The Permanent Portfolio often sparks a passionate debate in the Bogleheads forum. For example, this epic 83 page discussion (72 pages here, continued for another 11 pages here). Why does this portfolio generate such an intense dichotomy?
Let’s start with Harry Browne’s own words:
“For the money you need to take care of you for the rest of your life, set up a simple, balanced, diversified portfolio. I call this a “Permanent Portfolio” because once you set it up, you never need to rearrange the investment mix— even if your outlook for the future changes. The portfolio should assure that your wealth will survive any event — including an event that would be devastating to any individual element within the portfolio… It isn’t difficult or complicated to have such a portfolio this safe. You can achieve a great deal of diversification with a surprisingly simple portfolio.”
The Permanent Portfolio investment strategy is based on the economic cycle, which is composed of four basic categories:
Four asset classes provide a means of profiting during each of these four economic states, without having to forecast or predict their uncertain arrival or duration.
- Stocks – for profit during periods of general prosperity and/or declining inflation.
- Gold – for profit during periods of bad inflation; during inflationary episodes gold bullion provides protection against a falling currency and other potential problems.
- Long Term Bonds – for profit during periods of declining interest rates; and especially during a deflation. Bonds also do reasonably well during prosperity.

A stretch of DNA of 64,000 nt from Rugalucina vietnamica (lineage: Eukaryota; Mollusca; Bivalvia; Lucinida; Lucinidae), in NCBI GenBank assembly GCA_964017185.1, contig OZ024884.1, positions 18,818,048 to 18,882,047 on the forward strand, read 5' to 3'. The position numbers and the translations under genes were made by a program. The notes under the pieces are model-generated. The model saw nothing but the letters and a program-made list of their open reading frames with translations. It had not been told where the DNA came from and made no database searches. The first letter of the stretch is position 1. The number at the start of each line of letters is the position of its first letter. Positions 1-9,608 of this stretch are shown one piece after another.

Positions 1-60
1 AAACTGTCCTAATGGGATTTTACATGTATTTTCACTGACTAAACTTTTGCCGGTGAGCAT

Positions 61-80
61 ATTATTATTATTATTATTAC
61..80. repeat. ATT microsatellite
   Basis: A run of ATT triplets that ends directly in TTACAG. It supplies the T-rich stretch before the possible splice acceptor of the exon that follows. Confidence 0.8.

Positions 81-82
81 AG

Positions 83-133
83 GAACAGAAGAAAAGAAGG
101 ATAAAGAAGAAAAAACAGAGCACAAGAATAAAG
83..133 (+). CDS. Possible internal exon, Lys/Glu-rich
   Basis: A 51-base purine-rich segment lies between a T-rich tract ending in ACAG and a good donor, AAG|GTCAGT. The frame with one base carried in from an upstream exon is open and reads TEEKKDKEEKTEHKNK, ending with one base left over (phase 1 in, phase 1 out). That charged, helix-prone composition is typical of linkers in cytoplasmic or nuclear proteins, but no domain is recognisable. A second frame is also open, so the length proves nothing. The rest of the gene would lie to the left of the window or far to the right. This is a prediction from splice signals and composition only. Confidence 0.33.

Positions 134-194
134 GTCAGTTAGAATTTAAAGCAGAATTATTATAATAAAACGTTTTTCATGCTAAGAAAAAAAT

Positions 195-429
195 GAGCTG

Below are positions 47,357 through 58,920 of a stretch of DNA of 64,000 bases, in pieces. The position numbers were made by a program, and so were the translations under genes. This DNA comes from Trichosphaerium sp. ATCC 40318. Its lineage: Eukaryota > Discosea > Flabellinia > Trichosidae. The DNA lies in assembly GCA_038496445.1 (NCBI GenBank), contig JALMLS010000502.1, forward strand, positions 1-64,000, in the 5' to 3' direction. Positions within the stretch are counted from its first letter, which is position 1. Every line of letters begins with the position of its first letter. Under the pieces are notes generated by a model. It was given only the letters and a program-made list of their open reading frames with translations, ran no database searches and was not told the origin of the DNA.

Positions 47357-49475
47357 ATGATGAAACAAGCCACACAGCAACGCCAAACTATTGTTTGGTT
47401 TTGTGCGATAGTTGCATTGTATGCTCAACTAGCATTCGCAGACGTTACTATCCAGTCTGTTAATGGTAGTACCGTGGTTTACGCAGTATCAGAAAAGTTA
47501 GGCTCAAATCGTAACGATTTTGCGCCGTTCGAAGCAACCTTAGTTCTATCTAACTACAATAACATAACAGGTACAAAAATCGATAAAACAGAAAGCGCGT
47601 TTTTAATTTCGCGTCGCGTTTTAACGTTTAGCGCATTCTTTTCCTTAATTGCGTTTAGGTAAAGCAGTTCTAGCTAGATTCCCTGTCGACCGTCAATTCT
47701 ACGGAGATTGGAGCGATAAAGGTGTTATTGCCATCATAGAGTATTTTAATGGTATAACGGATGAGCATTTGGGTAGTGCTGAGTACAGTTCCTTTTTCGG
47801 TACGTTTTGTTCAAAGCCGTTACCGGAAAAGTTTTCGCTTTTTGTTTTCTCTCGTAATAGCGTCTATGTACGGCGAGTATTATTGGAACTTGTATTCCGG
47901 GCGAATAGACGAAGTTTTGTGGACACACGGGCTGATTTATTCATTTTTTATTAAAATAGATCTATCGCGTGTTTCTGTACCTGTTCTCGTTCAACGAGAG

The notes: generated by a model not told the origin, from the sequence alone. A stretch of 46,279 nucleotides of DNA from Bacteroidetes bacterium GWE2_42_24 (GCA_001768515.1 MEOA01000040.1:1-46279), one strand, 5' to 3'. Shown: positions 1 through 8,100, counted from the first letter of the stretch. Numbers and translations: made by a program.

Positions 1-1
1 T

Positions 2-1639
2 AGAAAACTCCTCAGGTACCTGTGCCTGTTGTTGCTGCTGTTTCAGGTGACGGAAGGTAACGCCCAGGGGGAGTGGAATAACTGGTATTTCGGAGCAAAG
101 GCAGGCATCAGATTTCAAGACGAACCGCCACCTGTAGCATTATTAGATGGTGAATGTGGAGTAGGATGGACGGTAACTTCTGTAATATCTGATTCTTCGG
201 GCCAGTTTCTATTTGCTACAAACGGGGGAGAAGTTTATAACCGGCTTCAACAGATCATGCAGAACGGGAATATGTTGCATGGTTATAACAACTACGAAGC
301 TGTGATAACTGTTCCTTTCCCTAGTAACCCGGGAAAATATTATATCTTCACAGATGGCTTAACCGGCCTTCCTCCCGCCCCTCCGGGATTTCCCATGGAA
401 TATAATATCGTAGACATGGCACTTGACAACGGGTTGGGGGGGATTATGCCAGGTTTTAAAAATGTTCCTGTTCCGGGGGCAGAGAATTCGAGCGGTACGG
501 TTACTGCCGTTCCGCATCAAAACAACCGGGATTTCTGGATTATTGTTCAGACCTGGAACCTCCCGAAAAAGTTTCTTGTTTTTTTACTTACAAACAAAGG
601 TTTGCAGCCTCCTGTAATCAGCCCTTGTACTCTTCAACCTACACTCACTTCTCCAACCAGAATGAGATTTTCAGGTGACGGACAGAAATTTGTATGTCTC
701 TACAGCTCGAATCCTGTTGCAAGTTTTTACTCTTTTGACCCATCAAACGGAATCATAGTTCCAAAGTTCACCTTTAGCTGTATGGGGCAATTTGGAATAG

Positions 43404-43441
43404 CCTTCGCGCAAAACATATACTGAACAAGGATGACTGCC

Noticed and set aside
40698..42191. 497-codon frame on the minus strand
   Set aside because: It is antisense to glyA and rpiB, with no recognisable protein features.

- Cash – During a recession, no particular asset class is going to do well. The cash in a Treasury Money Market Fund offers stability when portfolio asset classes fall in price. It also protects purchasing power during a deflation.
Equal allocations of these four major asset classes comprise the Permanent Portfolio. For US investors, the portfolio would consist of the following portfolio components:
- US total stock market: 25%
- Gold bullion: 25%
- US long-term treasury bonds: 25%
- US treasury bills: 25%
Let’s compare this portfolio against the characteristics for a “Bogleheads-style” portfolio. The Permanent Portfolio:
- Uses passive management and does not time the market
- Is low cost
- Is simple and widely diversified
All of which align to the Bogleheads-style of investing. So why the malcontent?